Blog

 

Attending and presenting at the 10th International Conference of Frontotemporal Dementias

Dr Ratko Radakovic

 

At the end of August 2016, I had the pleasure to attend the bi-yearly prominent conference relating to Frontotemporal Dementia (FTD), this year held in Munich, Germany. It is an opportunity for both junior and senior researchers, as well as practitioners, to meet and exchange findings in this area to foster important advancements in the field that may help people and families living with FTD.

 

FTD is a form of dementia that is commonly characterised by change is behaviour, language and planning or organising. This conference gave a great overview of the complexity of type this dementia and particularly focused on the burden for both the people living with the disease and their families. The topics ranged from social cognition (the knowledge of social rules, production of adequate social behaviour, perception of emotions or thoughts) to the neuroanatomy, spread and tremendous economic burden of the disease, giving the conference quite a wide and engaging scope. The poster session was particularly enthralling for myself as a researcher, as I was able to interact with others, learn about FTD (and other dementias) from different perspectives, which added considerably to my own knowledge. Furthermore, I was also able to present our own research entitled ‘Multidimensional apathy and Insight in Frontotemporal Lobar Degeneration and Alzheimer’s disease’, which showed that there were differences in the types of demotivation/apathy within dementia subtypes (i.e. FTD and Alzheimer’s disease), using a measurement method of our own design, called the Dimensional Apathy Scale. The poster was well received, attracting respectable attention with a result of some excellent questions and discussion topics with regards to behaviour in dementia.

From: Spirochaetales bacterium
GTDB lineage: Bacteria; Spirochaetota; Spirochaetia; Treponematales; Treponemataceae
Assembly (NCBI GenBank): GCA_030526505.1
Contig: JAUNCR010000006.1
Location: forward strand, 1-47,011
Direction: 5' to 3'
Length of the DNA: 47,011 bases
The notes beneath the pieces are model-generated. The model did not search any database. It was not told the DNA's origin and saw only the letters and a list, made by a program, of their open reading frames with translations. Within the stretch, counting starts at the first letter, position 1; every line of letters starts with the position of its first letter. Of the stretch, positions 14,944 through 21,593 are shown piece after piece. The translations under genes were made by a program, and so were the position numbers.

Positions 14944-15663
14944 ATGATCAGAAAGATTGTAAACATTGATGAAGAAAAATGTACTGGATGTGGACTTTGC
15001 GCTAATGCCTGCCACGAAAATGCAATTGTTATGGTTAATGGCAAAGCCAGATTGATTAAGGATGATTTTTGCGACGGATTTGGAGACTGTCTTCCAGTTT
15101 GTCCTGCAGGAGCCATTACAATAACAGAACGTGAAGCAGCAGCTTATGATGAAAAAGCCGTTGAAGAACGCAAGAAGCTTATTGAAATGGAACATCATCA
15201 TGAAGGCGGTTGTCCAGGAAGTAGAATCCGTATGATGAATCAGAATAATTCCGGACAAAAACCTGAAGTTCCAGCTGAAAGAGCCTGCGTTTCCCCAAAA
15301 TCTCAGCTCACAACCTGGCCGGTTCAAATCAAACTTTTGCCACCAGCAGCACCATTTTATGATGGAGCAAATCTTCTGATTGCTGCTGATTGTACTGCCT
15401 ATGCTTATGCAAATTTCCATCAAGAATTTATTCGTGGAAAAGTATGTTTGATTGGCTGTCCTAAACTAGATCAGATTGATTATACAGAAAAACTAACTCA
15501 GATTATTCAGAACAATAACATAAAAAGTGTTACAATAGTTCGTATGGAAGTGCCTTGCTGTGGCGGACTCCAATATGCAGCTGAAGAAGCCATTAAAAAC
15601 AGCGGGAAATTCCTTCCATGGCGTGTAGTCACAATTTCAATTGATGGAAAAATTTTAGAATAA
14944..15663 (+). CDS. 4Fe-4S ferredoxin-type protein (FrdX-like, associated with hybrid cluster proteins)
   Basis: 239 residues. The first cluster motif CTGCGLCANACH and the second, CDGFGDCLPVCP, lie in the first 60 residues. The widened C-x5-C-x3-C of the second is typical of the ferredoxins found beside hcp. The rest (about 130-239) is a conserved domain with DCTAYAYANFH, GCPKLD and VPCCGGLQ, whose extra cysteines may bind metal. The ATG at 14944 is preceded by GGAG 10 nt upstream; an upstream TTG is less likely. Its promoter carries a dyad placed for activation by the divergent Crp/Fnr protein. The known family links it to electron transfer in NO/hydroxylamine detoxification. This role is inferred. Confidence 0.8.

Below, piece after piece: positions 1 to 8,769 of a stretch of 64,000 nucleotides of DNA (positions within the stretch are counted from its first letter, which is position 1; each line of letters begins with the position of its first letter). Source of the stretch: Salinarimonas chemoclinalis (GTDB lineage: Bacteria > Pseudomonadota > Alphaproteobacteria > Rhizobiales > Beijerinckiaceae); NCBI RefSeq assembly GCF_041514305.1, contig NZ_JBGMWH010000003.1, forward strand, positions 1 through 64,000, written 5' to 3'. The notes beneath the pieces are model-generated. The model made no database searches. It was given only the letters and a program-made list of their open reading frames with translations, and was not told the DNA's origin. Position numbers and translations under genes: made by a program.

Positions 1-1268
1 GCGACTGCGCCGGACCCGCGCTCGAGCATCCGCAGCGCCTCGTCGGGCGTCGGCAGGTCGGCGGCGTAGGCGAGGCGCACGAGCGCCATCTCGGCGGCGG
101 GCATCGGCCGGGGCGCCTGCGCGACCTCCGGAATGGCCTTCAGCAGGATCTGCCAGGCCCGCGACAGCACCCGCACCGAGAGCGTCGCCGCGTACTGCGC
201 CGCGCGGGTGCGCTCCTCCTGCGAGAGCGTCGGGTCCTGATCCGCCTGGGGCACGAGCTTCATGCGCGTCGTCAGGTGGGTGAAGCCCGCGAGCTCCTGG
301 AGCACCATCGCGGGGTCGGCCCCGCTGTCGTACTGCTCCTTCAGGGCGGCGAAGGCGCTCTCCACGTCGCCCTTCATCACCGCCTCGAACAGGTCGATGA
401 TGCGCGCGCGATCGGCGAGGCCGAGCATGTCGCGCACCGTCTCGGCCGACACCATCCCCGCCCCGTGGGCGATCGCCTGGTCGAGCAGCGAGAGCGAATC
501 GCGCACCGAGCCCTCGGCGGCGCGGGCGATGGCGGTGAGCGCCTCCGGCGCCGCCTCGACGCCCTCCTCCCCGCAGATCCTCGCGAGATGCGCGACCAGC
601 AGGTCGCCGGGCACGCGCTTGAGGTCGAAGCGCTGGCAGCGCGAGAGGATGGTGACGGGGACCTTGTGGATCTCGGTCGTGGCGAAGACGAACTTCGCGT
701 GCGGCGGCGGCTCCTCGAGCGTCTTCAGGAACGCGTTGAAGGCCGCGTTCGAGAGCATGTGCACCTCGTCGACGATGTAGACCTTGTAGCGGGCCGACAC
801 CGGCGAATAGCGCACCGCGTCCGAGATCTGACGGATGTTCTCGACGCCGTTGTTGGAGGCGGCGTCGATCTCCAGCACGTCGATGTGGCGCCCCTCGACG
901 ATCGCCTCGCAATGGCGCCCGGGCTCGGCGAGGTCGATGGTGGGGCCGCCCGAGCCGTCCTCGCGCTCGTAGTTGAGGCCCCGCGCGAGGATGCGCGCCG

Overall, this was a rewarding conference which truly encouraged unity and collaborative efforts amongst researchers as to further understanding this and other dementias.